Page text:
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Managing Your Relationship With Your Family Law Lawyer

Managing Your Relationship with Your Family Law Lawyer

Lawyer-Client Relationship Are A Two-Way Street

How To Manage Your Relationship With Your Family Law Lawyer

While you are dealing with an intimate matter, this is still a professional relationship.

Like all relationships, the one you have with your family law lawyer is bound to experience good days and not-so-good days. This is especially true of lawyer-client relationships as clients are dealing with a life altering situation and sometimes are driven by emotion instead of logic. For this reason, it’s extremely important to find a lawyer who you trust to advocate for your best interest.

The Initial Consultation And Assessing Your Lawyer

The initial consultation is a very important step in the journey towards your relationship with your lawyer. This meeting is intended not only for a lawyer to hear your matter and provide legal advice, but also for both parties to assess the expectations for the relationship and set the tone for future proceedings. If it is your first-time meeting with a lawyer you may feel nervous. To help ease your mind, here is what you can expect from the initial consultation:

  • you will be given opportunity to explain your situation and the possibility of reconciliation;
  • the lawyer will identify immediate legal issues such as violence, housing and access to finances;
  • the lawyer will explain the relevant law and inform you of your options for resolution;
  • you will outline your goals and interests in resolving the issues and provide feedback on the resolution methods; and
  • if you wish to retain the lawyer you will be given a retainer agreement and the lawyer will provide instructions for your next steps to resolving your matter.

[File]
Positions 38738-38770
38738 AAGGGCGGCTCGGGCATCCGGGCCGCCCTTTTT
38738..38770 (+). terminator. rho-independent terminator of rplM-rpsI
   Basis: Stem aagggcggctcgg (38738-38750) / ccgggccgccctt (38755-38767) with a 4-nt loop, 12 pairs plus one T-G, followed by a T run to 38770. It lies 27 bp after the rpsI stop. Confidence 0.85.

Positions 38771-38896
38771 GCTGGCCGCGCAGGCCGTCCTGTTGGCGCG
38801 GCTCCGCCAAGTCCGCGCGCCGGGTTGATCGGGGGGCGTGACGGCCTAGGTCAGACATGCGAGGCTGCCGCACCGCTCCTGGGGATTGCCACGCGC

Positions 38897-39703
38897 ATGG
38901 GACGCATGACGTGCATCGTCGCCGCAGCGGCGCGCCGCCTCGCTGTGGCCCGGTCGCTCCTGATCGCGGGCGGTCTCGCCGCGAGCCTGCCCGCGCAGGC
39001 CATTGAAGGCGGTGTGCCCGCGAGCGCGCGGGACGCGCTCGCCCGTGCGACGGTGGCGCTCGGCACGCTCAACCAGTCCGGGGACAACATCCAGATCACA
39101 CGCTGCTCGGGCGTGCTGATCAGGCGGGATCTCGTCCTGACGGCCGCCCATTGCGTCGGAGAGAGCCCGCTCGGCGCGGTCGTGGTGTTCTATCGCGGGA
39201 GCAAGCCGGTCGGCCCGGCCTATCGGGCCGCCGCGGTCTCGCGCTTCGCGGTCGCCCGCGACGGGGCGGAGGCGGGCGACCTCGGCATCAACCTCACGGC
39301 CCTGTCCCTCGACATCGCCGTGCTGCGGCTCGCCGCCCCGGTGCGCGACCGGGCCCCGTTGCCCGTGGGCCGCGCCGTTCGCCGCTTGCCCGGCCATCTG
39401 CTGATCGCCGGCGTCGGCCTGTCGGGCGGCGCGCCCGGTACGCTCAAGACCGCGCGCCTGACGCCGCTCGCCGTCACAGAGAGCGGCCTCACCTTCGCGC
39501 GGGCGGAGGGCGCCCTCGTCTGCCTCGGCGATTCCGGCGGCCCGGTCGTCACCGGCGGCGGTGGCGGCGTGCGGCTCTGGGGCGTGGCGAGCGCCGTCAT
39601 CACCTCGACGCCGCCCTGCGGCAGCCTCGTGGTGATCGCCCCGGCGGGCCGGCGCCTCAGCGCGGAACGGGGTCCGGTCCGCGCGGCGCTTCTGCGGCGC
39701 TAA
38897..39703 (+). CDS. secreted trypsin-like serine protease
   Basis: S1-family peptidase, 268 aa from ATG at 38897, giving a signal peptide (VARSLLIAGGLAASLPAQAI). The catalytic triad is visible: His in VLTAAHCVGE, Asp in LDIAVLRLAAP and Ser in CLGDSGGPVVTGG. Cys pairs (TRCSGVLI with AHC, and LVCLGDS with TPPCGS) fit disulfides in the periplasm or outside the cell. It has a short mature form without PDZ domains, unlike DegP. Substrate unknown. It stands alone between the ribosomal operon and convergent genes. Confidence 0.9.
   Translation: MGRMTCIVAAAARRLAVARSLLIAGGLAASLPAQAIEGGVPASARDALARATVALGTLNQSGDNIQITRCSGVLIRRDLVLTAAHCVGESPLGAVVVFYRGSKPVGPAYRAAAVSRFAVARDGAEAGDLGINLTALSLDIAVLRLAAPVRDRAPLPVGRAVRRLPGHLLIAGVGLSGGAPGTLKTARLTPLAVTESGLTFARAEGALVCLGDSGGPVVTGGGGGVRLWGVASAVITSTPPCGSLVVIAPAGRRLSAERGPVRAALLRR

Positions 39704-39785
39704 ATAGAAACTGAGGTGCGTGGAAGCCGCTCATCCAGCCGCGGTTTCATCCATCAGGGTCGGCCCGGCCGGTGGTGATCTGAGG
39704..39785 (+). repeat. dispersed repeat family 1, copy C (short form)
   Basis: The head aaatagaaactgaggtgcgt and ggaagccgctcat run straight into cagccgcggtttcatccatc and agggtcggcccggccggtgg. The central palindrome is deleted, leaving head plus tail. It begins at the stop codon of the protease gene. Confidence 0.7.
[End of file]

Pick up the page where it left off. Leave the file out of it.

It’s extremely important to be straight forward and honest during the initial consultation. Lawyers have seen and heard it all so you do not have to be embarrassed by any actions (either your own or your exes). This will ensure the relationship gets off on the right foot and set a good tone going forward.

Your Lawyer is Not Your Therapist

Your lawyer is there to provide legal advice, assist you in navigating the family law system and promote options for dispute resolution. Your lawyer is not there to listen to you complain about your ex or any injustices you feel as a result of your current situation. Your lawyer has a moral and legal obligation to act within the law to advocate for you on your behalf. Your lawyer cannot be responsible for guaranteeing results as family law is complex and uncertain. What they can do is provide you with all the relevant information, provide cost-benefit analysis and give you a reasonable idea of the outcome of your matter. It is very important for you to understand this relationship dynamic. If you are unable to act within the boundaries of the lawyer-client relationship, the lawyer does have the right to terminate the retainer agreement and withdrawal from acting on your behalf.

Intervention of Third Parties

Often, the breakdown of a marriage can leave clients very vulnerable and impressionable. You may wish seek guidance from others who have been in a similar situation. This can sometimes get messy if you are receiving conflicting information from your lawyer versus your confidant. It’s a lawyers obligation to ensure the instructions they receive reflect the wishes of the clients and not a third party. It is in your best interest as a client to only accept legal advice from a qualified lawyer. Finally, a third party’s influence may adversely impact the resolution to your matter and draw out the legal proceedings costing you both time, money and potentially relationships with your children and ex.

If you are considering divorce and want to know your rights and obligations under the law, connect with us for an initial consultation today.

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